Manage accelerated database recovery

APPLIES TO: YesSQL Server NoAzure SQL Database NoAzure Synapse Analytics (SQL DW) NoParallel Data Warehouse

Enabling and controlling ADR

ADR is off by default in SQL Server 2019 (15.x), and can be controlled using DDL syntax:

ALTER DATABASE [DB] SET ACCELERATED_DATABASE_RECOVERY = {ON | OFF}
[(PERSISTENT_VERSION_STORE_FILEGROUP = { filegroup name }) ];

Use this syntax to control whether the feature is on or off, and designate a specific filegroup for the persistent version store (PVS) data. If no filegroup is specified, the PVS will be stored in the PRIMARY filegroup.

Managing the persistent version store Filegroup

The ADR feature is based on having changes versioned, with different versions of a data element kept in the PVS. There are considerations to locating where the PVS is located and in how to manage the size of the data in the PVS.

To enable ADR without specifying a filegroup

ALTER DATABASE [MyDatabase] SET ACCELERATED_DATABASE_RECOVERY = ON;
GO

In this case, when the PVS filegroup is not specified, the PRIMARY filegroup holds the PVS data.

To enable ADR and specify that the PVS should be stored in the [VersionStoreFG] filegroup

Before running this script, create the filegroup.

ALTER DATABASE [MyDatabase] SET ACCELERATED_DATABASE_RECOVERY = ON
(PERSISTENT_VERSION_STORE_FILEGROUP = [VersionStoreFG])

To disable the ADR feature

ALTER DATABASE [MyDatabase] SET ACCELERATED_DATABASE_RECOVERY = OFF;
GO

Even after the ADR feature is disabled, there will be versions stored in the persistent version store that are still needed by the system for logical revert.

Change the location of the PVS to a different filegroup

You may need to move the location of the PVS to a different filegroup for a variety of reasons. For example, PVS may require more space, or faster storage.

Changing the location of the PVS is a three-step process.

  1. Turn the ADR feature off.

    ALTER DATABASE [MyDatabase] SET ACCELERATED_DATABASE_RECOVERY = OFF;
    GO
    
  2. Wait until all of the versions stored in the PVS can be freed

    In order to be able to turn on ADR with a new location for the persistent version store, you must first make sure that all of the version information has been purged from the previous PVS location. In order to force that cleanup to happen, run the command:

    EXEC sys.sp_persistent_version_cleanup [database name]
    

    sys.sp_persistent_version_cleanup stored procedure is synchronous, meaning that it will not complete until all version information is cleaned up from the current PVS. Once it completes, you can verify that the version information is indeed removed by querying the DMV sys.dm_persistent_version_store_stats and examining the value of persistent_version_store_size_kb.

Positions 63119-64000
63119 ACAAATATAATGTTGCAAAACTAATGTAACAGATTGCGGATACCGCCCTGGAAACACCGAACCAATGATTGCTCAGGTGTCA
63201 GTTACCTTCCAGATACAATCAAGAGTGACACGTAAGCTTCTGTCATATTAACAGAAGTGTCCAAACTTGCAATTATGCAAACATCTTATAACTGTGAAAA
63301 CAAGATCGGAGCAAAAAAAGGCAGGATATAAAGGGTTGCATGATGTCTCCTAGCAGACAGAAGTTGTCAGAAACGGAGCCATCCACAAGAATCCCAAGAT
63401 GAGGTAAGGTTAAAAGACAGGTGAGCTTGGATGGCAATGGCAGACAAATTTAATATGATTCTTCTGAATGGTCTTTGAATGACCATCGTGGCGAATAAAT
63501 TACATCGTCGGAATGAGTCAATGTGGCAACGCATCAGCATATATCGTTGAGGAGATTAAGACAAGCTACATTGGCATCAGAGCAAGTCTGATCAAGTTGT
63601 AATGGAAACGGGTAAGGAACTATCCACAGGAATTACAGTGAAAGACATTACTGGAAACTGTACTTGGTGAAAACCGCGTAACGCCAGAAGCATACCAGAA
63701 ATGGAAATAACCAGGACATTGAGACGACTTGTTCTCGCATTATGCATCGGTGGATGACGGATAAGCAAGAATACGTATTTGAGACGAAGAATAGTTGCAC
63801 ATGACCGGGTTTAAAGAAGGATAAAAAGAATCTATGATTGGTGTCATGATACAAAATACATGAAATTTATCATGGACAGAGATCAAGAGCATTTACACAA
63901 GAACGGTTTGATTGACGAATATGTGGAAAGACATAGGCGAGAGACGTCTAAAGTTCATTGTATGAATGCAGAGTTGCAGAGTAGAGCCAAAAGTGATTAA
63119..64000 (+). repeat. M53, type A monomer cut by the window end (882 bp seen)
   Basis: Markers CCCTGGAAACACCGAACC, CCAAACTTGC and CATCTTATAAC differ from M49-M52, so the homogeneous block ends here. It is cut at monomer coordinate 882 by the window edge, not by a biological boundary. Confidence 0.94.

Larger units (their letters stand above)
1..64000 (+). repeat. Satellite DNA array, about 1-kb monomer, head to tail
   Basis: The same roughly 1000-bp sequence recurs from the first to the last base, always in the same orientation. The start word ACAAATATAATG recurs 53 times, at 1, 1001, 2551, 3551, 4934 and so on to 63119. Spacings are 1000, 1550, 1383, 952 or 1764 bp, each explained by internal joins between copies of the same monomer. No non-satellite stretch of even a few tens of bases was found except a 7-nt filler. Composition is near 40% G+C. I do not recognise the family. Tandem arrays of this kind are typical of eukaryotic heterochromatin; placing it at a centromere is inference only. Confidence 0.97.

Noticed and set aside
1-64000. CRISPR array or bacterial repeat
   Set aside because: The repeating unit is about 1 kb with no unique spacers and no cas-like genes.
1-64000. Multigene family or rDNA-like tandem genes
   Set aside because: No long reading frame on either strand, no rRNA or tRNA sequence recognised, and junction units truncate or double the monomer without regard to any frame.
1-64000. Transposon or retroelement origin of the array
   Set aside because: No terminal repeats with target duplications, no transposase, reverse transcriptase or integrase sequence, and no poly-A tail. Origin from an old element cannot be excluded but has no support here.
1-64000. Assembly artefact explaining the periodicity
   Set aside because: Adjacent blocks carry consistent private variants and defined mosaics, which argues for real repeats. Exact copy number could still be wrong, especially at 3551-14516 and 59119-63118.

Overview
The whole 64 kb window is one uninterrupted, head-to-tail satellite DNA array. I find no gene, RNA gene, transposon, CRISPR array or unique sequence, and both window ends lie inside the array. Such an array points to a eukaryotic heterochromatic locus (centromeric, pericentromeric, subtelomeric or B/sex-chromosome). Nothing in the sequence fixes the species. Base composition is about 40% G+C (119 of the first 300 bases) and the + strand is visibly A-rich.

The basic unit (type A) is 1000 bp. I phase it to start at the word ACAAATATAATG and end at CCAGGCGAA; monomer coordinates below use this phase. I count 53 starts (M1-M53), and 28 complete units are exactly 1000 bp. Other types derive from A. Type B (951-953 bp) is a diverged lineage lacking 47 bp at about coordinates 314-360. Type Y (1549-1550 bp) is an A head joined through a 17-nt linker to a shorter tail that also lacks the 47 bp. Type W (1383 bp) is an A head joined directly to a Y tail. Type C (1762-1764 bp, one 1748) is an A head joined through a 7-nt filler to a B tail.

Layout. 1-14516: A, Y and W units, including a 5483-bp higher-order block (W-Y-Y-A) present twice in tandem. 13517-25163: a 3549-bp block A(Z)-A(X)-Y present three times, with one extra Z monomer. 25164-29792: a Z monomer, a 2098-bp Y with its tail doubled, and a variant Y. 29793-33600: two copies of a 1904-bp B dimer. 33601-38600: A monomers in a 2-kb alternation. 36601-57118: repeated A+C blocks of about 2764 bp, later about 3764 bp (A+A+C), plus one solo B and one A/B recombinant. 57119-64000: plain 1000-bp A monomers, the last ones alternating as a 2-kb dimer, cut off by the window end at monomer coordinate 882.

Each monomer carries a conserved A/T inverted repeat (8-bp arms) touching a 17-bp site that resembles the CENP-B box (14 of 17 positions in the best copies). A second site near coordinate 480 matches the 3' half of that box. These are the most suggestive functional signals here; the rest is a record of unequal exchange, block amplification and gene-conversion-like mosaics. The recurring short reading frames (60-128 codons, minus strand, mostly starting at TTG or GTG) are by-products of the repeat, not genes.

SELECT DB_Name(database_id), persistent_version_store_size_kb 
    FROM sys.dm_tran_persistent_version_store_stats where database_id = [MyDatabaseID]
    

    When the value of persistent_version_store_size_kb is 0, you can re-enable the ADR feature, configuring the PVS to be located in the new filegroup.

  3. Turn on ADR specifying the new location for PVS

    ALTER DATABASE [MyDatabase] SET ACCELERATED_DATABASE_RECOVERY = ON
    (PERSISTENT_VERSION_STORE_FILEGROUP = [VersionStoreFG])
    

Troubleshooting

Query sys.dm_tran_persistent_version_store_stats to check PVS sizes.

Check % of DB size. Also note the difference from typical size.

PVS is considered large if it's significantly larger than baseline or if it is close to 50% of the size of the database.

  1. Retrieve oldest_active_transaction_id and check whether this transaction has been active for a really long time by querying sys.dm_tran_database_transactions based on the transaction ID.

    Active transactions prevent cleaning up PVS.

  2. If the database is part of an availability group, check the secondary_low_water_mark. This is the same as the low_water_mark_for_ghosts reported by sys.dm_hadr_database_replica_states. Query sys.dm_hadr_database_replica_states to see whether one of the replicas is holding this value behind, since this will also prevent PVS cleanup.

  3. Check min_transaction_timestamp (or online_index_min_transaction_timestamp if the online PVS is holding up) and based on that check sys.dm_tran_active_snapshot_database_transactions for the column transaction_sequence_num to find the session that has the old snapshot transaction holding up PVS cleanup.

  4. If none of the above applies, then it means that the cleanup is held by aborted transactions. Check the last time the aborted_version_cleaner_last_start_time and aborted_version_cleaner_last_end_time to see if the aborted transaction cleanup has completed. The oldest_aborted_transaction_id should be moving higher after the aborted transaction cleanup completes.

  5. If the aborted transaction hasn’t completed successfully recently, check the error log for messages reporting VersionCleaner issues.